I’ve been spending the past week or so doing some app spring cleaning on my iPad, partially in preparation for the arrival of my new 9.7” iPad Pro on Thursday. During the process I realized that I have way too many document editing apps — half of which I have either never launched, or they didn’t do something I needed so I never used them again.
That’s why I took the opportunity to really cut down. Here are the document management apps that made the cut, and why:
Document scanning, OCR, and more
Scanner Pro has been installed on my iPhone and iPad since it was released and it’s simply the best document scanning app for iOS I’ve ever used. In the past I’ve done a large amount of my document scanning on iPhone, simply because the camera is better. Now that the 9.7” iPad Pro has a much better camera, I can see myself using Scanner Pro much more frequently right from my iPad.
In the past I would have argued that scanning is just far easier on the iPhone, which maybe it is. However, the rest of the document editing process is much better suited on the iPad, especially with an Apple Pencil in hand.
While I’ve never been a proponent of taking pictures with an iPad, I am a huge fan of being more productive, and I can’t wait to use Scanner Pro more often directly from my iPad.
- $7.99 (currently on sale for $3.99) – Download
The best document repository available on iOS
Documents 5 is another app by the makers of Scanner Pro and its my favorite app for opening, managing, and sorting documents. Documents 5 ties into all the major cloud storage services, including iCloud Drive.
If you need to download or save a form or PDF from the web, you can use the in-app browser to navigate to and download files directly. I use this feature often when I need a document but I keep getting redirected from other PDF management apps. Never fail, Documents 5 is always able to download and store it. I’ve also never come across a file type Documents 5 wouldn’t at least store.
If you have other Readdle apps installed, such as PDF Expert (which I’ll talk about in a minute), you’ll unlock even more native editing capabilities right inside Documents 5, instead of having to jump between separate apps. This makes Documents 5 not only a document repository, but a powerful editor as well.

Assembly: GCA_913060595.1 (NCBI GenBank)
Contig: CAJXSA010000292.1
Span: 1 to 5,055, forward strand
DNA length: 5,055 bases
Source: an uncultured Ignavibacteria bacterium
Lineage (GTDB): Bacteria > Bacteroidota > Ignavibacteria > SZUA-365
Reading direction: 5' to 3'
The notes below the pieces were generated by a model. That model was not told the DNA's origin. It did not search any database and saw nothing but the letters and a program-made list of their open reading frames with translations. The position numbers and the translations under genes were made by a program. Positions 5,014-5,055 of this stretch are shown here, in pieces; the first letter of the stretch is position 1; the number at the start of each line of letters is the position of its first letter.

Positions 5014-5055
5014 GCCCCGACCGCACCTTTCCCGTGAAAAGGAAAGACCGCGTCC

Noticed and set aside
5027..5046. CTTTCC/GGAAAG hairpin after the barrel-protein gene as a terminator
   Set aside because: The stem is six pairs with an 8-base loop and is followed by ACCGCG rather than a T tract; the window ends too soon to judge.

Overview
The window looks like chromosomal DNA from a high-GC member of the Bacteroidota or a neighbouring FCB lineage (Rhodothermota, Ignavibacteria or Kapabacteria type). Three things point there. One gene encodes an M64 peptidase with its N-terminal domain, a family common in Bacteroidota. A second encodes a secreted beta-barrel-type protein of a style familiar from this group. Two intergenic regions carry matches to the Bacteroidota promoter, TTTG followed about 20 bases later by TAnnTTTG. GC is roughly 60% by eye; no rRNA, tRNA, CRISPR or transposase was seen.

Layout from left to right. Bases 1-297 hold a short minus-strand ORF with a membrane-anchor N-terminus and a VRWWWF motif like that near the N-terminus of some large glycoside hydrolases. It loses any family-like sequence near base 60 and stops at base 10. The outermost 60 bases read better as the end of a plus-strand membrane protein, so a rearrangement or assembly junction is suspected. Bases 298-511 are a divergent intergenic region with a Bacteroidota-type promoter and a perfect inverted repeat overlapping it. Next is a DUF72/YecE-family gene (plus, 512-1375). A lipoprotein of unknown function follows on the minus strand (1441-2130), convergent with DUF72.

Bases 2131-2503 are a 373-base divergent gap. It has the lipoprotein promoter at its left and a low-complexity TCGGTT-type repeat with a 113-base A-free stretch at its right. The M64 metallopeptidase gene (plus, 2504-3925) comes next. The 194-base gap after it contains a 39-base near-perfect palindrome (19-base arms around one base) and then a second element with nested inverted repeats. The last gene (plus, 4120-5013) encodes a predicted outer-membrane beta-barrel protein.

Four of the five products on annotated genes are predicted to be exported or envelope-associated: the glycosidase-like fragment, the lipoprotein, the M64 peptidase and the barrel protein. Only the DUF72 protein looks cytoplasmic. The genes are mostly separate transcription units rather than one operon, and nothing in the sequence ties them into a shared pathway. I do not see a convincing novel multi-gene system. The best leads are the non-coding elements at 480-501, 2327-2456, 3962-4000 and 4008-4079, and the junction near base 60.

- Free – Download
Annotation, notes, encryption, Handoff, and more
I use Readdle apps because they all work incredibly well together as an entire document management ecosystem. For example, I can quickly scan something in Scanner Pro and then immediately start working on it in PDF Expert or Documents 5.
The thing I love about PDF Expert is how powerful it is, but yet easy enough that pretty much anyone could pick it up and use it. My partner uses it regularly for real estate contracts and it’s one of the only PDF management apps she’s been able to pick up and just use. The tools and icons are obvious enough that anyone can pick them out of a lineup and start using them. While it’s simple, she’s also never hit a wall or run into a complicated task PDF Expert couldn’t handle.
PDF Expert supports fillable forms, notes, annotations, password and encryption protection, and tons more. PDF Expert also supports Handoff so you can start editing on your Mac and pick up on your iPad, or vice versa.
When it comes to editing and filling PDFs on iOS with no barriers, PDF Expert is what you want.
- $9.99 – Download
- PDF Expert for Mac – $59 – Download
Adobe Fill & Sign
Simple, free PDF editing and management
If you’re the type of person that doesn’t do a ton of PDF or document handling on iOS, but you still have the occasional need to fill a form or sign something, Adobe Fill & Sign is your best bet. It’s completely free to use, no in-app purchases, and no hassles.
Just import an existing document or snap a photo of something to get started. Adobe Fill & Sign can even make suggestions as to what fields are fillable, and what kinds of fields they are. And if you only plan on using it to quickly fill in forms, you can save all your information inside the app and complete forms even faster using autofill.
Adobe Fill & Sign also has an in-app browser to download directly form the web and while it works most of the time, it’s a little more temperamental than PDF Expert — but if you already have the form on hand, Adobe Fill & Sign is great.
Whenever a family member or friend asks me what app they can use to easily sign or fill forms, I almost always recommend Adobe Fill & Sign first. If for some reason that doesn’t do everything you need, I tell them to upgrade to PDF Expert.
- Free – Download
What are you using?
If you depend on iPad apps for document editing on a regular basis, I’d love to know what your favorites are and why. Let me know in the comments!